\$\endgroup\$
-2
\$\begingroup\$

My take on this feat is that you can cast two cantrips without being a magic user. Perhaps your character attempted studying magic and dropped out and become a fighter instead. In this case, you still can cast those two spells but they don't get any stronger as your character gains levels as a fighter.

Remember not everyone who studies magic actually becomes a wizard.

Depending on the quality of your backstory, your DM might accept your PC's social trait.

\$\endgroup\$
2
  • 4
    \$\begingroup\$ I believe this is false. Cantrips that scale at all do so with character level, not class level. \$\endgroup\$ Commented Aug 31, 2016 at 16:32
  • 2
    \$\begingroup\$ Don't forget about the 1st level spell you get to cast once per long rest. \$\endgroup\$
    – Javelin
    Commented Aug 31, 2016 at 19:08
-12
\$\begingroup\$

No. Casting a spell requires the Spell Casting feature.

So this answer is derived from this question: Warcaster Feat

The lack of spell casting ability means that even if a character takes the feat, they are unable to utilize the spells granted because they lack the capacity to cast spells in the first place, and Magic Initiate does not grant the Spell Casting feature, only two cantrips and a level 1 spell.

\$\endgroup\$
7
  • 3
    \$\begingroup\$ Where do you get the idea that the class feature Spellcasting is always required to cast a spell? It certainly is a common way to gain the ability to cast a spell, but there's nothing in chapter 10 that says it's the only way. Then we get something like Magic Initiate which explicitly says "you learn... and can cast." This isn't a specific vs. general thing, it's just two different ways one might be able to cast a spell. \$\endgroup\$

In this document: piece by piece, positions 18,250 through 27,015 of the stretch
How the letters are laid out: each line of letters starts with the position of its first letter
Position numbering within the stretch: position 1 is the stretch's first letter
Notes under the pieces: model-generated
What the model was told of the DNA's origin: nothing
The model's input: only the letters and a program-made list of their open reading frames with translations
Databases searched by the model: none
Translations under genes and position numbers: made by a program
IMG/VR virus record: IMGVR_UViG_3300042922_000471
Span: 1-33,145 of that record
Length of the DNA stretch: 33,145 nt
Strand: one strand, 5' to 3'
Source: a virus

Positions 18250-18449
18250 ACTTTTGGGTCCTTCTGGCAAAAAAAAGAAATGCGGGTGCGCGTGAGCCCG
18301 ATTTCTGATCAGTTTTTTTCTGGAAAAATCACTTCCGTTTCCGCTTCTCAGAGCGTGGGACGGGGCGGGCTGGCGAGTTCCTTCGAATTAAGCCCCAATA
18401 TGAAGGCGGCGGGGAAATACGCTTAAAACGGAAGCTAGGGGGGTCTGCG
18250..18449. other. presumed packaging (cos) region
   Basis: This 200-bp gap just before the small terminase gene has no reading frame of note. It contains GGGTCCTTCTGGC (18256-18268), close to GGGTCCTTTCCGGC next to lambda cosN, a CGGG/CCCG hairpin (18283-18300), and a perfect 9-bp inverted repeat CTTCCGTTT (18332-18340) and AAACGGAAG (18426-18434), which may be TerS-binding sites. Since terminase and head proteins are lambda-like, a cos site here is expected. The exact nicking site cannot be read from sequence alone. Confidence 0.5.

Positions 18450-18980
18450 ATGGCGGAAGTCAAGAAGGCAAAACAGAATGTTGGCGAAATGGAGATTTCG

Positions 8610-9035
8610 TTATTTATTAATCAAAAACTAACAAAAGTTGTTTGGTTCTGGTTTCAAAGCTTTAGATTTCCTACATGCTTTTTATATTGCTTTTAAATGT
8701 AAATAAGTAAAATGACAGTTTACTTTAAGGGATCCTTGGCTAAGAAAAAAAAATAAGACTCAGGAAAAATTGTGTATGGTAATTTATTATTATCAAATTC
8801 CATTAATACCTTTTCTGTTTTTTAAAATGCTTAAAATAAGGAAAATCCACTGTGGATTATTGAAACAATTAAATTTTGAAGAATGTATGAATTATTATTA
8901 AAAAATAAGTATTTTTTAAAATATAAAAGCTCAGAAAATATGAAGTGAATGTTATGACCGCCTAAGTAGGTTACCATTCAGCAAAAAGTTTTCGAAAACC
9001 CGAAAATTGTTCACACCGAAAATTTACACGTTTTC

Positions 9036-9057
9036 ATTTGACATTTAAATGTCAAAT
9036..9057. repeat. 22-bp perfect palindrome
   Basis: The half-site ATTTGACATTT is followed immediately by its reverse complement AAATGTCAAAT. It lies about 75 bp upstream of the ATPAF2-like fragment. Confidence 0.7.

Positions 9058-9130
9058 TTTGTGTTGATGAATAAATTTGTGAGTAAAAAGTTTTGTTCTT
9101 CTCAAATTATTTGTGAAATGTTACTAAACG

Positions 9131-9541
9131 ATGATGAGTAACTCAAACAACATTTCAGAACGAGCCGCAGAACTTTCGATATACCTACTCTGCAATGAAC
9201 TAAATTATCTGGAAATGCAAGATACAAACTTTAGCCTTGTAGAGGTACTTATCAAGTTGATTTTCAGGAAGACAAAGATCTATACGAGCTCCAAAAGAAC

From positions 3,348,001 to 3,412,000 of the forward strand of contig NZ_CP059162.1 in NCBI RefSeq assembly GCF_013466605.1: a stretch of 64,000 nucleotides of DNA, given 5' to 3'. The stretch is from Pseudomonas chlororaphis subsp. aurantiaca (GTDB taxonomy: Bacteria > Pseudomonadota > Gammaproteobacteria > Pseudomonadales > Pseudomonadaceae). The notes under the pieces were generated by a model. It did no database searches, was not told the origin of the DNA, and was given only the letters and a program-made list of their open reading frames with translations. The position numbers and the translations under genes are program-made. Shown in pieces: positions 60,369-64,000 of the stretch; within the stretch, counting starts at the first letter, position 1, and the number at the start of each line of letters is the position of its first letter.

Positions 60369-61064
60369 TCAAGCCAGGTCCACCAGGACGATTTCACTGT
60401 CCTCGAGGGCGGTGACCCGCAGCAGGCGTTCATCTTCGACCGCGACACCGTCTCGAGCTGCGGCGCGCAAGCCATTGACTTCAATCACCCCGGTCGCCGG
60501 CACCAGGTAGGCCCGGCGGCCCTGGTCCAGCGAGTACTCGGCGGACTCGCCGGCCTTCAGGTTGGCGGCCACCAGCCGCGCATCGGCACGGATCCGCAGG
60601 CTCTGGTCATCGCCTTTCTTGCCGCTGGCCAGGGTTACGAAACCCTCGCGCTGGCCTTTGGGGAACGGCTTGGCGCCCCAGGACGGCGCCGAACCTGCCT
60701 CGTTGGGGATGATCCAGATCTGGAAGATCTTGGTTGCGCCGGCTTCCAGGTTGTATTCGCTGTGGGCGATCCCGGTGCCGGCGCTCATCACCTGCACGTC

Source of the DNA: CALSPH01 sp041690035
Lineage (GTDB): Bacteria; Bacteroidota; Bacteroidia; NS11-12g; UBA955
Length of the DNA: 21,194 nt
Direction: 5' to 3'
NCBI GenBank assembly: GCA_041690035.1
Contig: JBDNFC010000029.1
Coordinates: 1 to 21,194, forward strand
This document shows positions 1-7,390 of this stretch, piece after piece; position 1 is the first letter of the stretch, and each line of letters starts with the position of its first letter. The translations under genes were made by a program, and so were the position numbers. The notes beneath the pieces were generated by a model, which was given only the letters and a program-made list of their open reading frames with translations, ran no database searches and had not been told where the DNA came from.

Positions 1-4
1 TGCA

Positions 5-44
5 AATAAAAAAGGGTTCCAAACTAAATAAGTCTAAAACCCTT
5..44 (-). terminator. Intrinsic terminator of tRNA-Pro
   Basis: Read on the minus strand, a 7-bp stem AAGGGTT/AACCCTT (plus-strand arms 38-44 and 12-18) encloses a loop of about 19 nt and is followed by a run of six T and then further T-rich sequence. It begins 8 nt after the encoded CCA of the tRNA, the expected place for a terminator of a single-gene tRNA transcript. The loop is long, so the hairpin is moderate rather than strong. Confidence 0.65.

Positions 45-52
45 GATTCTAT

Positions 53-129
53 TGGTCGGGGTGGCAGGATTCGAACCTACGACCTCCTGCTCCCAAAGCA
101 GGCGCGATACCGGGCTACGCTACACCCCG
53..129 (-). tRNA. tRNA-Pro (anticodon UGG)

– nitsua60
    Commented Aug 29, 2016 at 16:28
  • 6
    \$\begingroup\$ The answer for Warcaster cited is totally irrelevant to this answer, as far as I can see. Magic Initiate is doing something very different in this case. Not to mention, the intent is relatively clear - Magic Initiate is turning you into a very weak spellcaster. It's clearly intended to work when you can't already otherwise cast spells. \$\endgroup\$
    – YogoZuno
    Commented Aug 29, 2016 at 22:06
  • 3
    \$\begingroup\$ I'm curious, under this interpretation, can Warlocks cast spells at all? \$\endgroup\$
    – Miniman
    Commented Aug 29, 2016 at 23:57
  • 3
    \$\begingroup\$ @LinoFrankCiaralli So why does Pact Magic make it possible to cast spells without the Spellcasting feature, but Magic Initiate doesn't? \$\endgroup\$
    – Miniman
    Commented Aug 30, 2016 at 5:39
  • 1
    \$\begingroup\$ @LinoFrankCiaralli Consider monsters, too, who do not have "Spellcasting" but other Innate magical spellcasting abilities. Is a Unicorn not casting spells? \$\endgroup\$
    – Javelin
    Commented Aug 31, 2016 at 18:52

You must log in to answer this question.

Not the answer you're looking for? Browse other questions tagged .